I have lots of creative ideas, but never had the eye-hand coordination or talent to be an artist. I always wanted to create beautiful visual images, but the execution always fell short of the ideal. I received my first camera when I was in grade school and my early photos were dismal. I’m considerably older now, and my camera is much more sophisticated. Back then, the follow-up work involved sending film off to the lab for processing, whereas now I sometimes have to process a bit with Photoshop to enhance the exposure. I enjoy the ability to capture beauty where I find it, though, and photography is simple enough that I can do it; eye hand coordination requirements are fairly low!
I’ve seen other people criticize those who always have a camera in hand, saying that they deliberately put a buffer between themselves and the world. They are criticized for being mere observers rather than joining in. I can only respond, “Yeah, so?” I fail to see the problem. I am ill-at-ease enough in some situations that I really need a buffer between myself and the many people around me. At other times, I just want to capture the intense beauty I see around me, or the personality of those I witness. I have a strong desire to retain a visual memory for all times. And it is probably the only way I can generate beauty. Am I observing rather than joining in? Sure. I am by nature a watcher, studier, and ruminator. I observe; I think. The camera is a perfect medium for me, because it matches my innate personality. If I need to join in, the camera gets set aside. There are some holidays and events that there are rarely photographed in my family, because I’m busy enjoying them.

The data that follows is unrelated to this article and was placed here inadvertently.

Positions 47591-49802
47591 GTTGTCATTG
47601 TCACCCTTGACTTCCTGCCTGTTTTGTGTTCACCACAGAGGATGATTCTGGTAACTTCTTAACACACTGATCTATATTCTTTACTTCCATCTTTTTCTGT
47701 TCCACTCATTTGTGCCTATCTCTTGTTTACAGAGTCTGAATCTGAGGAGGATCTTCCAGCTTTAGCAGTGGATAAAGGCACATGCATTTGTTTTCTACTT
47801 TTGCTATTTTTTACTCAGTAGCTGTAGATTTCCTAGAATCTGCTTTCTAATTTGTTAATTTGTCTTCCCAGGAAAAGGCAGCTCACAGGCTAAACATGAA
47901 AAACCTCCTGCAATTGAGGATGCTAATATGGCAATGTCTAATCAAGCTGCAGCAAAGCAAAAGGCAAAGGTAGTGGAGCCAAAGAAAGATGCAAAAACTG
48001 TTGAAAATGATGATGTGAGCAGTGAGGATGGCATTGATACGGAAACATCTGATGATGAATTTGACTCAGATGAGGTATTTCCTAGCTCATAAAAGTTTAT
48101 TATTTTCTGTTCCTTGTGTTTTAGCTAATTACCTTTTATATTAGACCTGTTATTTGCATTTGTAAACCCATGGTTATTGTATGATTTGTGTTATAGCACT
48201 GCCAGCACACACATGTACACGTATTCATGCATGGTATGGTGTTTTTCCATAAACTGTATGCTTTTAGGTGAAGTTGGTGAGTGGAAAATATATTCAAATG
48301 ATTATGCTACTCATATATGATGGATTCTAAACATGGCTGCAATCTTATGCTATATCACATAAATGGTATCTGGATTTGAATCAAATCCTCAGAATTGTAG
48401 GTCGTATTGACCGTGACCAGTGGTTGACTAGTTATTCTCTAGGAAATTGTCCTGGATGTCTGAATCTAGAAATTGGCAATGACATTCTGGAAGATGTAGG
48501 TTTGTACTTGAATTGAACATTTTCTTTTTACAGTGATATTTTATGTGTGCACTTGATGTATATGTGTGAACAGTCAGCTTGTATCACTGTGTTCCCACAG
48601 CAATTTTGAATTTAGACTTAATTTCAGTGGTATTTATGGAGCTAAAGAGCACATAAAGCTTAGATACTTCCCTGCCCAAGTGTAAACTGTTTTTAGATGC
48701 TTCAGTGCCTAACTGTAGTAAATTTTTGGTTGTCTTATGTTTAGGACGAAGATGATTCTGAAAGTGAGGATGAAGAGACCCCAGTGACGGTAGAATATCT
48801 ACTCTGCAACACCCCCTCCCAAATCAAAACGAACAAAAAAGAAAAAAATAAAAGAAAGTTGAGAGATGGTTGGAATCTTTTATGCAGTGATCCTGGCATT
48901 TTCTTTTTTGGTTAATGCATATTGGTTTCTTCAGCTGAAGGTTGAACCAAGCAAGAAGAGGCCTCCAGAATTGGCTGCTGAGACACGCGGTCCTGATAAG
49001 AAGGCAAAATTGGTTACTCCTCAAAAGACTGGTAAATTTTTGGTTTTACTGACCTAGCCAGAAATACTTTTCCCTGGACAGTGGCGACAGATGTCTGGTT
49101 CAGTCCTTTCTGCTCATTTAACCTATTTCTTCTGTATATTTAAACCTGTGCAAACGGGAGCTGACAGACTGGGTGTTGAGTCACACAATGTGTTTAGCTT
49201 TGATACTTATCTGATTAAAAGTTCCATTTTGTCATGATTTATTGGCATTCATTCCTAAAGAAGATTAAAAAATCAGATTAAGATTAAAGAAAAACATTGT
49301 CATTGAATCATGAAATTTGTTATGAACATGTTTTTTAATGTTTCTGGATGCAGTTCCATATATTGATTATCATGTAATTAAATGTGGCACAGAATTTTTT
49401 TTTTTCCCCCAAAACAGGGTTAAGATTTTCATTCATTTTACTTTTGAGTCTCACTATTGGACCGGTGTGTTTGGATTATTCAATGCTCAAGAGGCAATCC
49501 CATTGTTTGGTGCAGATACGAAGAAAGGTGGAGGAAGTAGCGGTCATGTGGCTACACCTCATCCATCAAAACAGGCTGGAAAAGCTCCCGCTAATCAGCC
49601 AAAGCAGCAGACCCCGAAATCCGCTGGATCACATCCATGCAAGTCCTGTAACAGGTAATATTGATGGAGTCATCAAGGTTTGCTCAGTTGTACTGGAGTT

My camera has two basic lenses: a wide angle and a telephoto zoom. My favorite is the zoom, because I like to see things close up. I have the luxury of seeing the big picture, then zooming in to focus on an area that is fascinating – cutting out the pieces that aren’t needed. I find that I tend to do that sometimes with life, as well. One trip, I had only the wide-angle zoom with me. Scenes that I had photographed before with the zoom looked much different from a larger perspective. Some were enhanced by the wide angle; others were lost. What was a beautiful close-up, couldn’t be found in the context of all the business of a wide-angle shot. It served as a good reminder to view life’s issues the same way – from both the big picture and the near perspective. Both have their strengths, and neither shows the entire story.